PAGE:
Rare and historically significant green-painted trophy ball commemorating a victory by the Mutuals over the Gothams in a game played on June 8, 1869, in New York. As was the custom of the day, this is the actual game ball used during that match, which was later decorated and presented to the winning club for display in its clubhouse. The professional-quality leather "belt-style" ball has been decorated in white lettering and reads: "Mutual 33 - Gotham 15 - June 8, '69." The ball displays normal crazing to the green paint, including a few small chips and a moderate abrasion (affecting the "J" in "June"). The lettering that reads "Mutuals 33" is light, but legible. This match between the Mutuals and Gothams (two of the most prominent New York baseball clubs at the time) did not go unnoticed by the press. The game was fully covered in the June 9, 1869, issue of the New York Herald
. In full: The veteran Gothams, who have so long been quiet, appeared yesterday, for the first time this season, in a contest with the Mutuals. The Gothams presented a fair nine, with Mr. Vincent as pitcher. The Mutuals found little trouble in batting against him and in three innings scored thirty-two runs. Goodspeed then went in to pitch and by a little Martinizing he succeeded in preventing the Mutuals from making more than one run in two innings. The game was not remarkable for any very brilliant displays on either side and at the end of the fifth inning was called, the score standing - Mutual 33; Gotham 15. Up to the fifth inning the score looked bad for the Gothams, as they had scored but five runs; in the last inning, however, they battled in very lively style, and aided by some rather loose play on the part of the champions, managed to add ten runs to their score
Trophy balls, in addition to their rarity and inherent aesthetic appeal, are also desirable in that they are among the most significant surviving relics from the earliest days of our national pastime. The offered ball is unusual in that most surviving 1860s-era trophy balls involving prominent teams are from one of just several teams (and slightly different in style from this example) whose trophy balls were long ago scattered to the four corners of the collecting world. Occasionally a ball such as this example surfaces that is from a team (and trophy case) from which very few trophy balls are known. That fact that it also relates to the Mutuals, one of the top clubs in New York (and therefore the country at the time), makes it one of the most significant 1860s trophy balls we have ever seen. The Mutuals were not only one of the best teams on the East Coast at the time, but one of the most infamous as well. Political historians will note that the Mutuals were owned by notorious Tammany Hall politician Boss Tweed, one of the most corrupt politicians in New York City history. Even his ball club was a drain on the city coffers, as Tweed rewarded membership on his team with no-show jobs as city street sweepers. Not surprisingly, in their earlier years the Mutuals also had a reputation for dishonest play and in 1865 were involved in what is recognized as baseball's first major gambling scandal. By 1869 the club had cleaned up its image somewhat and was regarded, along with the Brooklyn Eckfords and Brooklyn Atlantics, as the best New York had to offer on the baseball diamond.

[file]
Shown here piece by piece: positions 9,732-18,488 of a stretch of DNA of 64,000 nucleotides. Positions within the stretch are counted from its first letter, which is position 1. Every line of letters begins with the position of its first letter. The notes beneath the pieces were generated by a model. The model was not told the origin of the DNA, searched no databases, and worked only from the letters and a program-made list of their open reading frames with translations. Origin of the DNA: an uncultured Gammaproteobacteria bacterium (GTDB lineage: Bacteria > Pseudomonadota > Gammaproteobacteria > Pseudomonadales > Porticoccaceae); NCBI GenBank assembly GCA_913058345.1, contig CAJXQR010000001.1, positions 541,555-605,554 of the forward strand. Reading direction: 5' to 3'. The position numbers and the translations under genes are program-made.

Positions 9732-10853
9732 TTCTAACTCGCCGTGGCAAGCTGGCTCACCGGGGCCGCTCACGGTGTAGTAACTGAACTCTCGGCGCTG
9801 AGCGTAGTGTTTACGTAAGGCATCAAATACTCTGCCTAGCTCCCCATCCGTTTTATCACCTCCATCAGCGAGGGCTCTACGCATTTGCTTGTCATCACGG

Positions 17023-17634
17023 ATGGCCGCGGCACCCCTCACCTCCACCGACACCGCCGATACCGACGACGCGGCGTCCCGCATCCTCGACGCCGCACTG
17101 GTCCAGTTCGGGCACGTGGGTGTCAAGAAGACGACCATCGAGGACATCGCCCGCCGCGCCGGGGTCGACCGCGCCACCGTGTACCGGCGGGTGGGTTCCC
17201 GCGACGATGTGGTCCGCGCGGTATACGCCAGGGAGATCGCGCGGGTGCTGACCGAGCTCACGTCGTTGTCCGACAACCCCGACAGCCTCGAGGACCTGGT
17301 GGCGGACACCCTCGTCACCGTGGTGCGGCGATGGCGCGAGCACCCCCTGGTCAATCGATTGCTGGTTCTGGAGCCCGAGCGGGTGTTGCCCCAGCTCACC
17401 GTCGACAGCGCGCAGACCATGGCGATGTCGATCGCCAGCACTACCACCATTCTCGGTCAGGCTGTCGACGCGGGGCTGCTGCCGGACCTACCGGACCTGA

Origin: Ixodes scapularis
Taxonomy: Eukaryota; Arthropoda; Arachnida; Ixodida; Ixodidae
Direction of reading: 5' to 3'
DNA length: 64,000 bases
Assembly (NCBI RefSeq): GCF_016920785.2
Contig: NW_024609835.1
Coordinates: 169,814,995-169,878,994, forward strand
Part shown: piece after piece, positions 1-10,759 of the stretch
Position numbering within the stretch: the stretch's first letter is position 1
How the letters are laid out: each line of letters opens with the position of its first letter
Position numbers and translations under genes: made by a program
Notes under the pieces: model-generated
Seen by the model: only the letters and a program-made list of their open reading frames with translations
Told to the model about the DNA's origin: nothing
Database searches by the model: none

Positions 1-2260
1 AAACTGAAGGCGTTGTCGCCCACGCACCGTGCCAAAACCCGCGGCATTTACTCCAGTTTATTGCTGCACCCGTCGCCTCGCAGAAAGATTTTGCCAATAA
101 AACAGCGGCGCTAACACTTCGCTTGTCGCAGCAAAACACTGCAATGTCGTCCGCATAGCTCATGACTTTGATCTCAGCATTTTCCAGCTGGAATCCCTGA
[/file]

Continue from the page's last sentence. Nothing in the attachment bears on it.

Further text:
Another extremely noteworthy aspect of this trophy ball concerns its date: June 8, 1869. This game was in all likelihood a tune-up for what was ultimately the "game of the year" that season between the Mutuals and the legendary undefeated Cincinnati Red Stockings, baseball's first all-professional team. In that historic contest, held just one week later on June 15th in New York, the Mutuals proved their mettle in a heartbreaking ninth-inning loss to Cincinnati. In what was the closest contest to date for the Red Stockings, the Mutuals tied the game 2-2 by scoring one run in the top of the ninth, only to see the Red Stockings pull it out with two runs in the bottom half of the frame. (In that era, the home team was decided by a coin flip prior to the game, and teams continued to bat in the bottom of the ninth until three outs were made, regardless of the score.) To show just how powerful the Mutuals were at the time, Cincinnati easily defeated both the Atlantics (32-10) and the Eckfords (24-5) in their other two New York contests. The success of the 1869 Red Stockings signaled profound changes in the game, and the following season the Mutuals dropped their amateur status and joined the growing ranks of professional baseball clubs. In 1871 the Mutuals became a charter member in the National Association, the first all-professional baseball league. Five years later, the Mutuals once again made history by becoming one of the eight original members of the National League in 1876. This is a remarkable trophy ball from a game between the Mutuals and the Gothams, two of baseball's most important and legendary teams, dating from the dawn of professional baseball. Reserve $2,000. Estimate (open).
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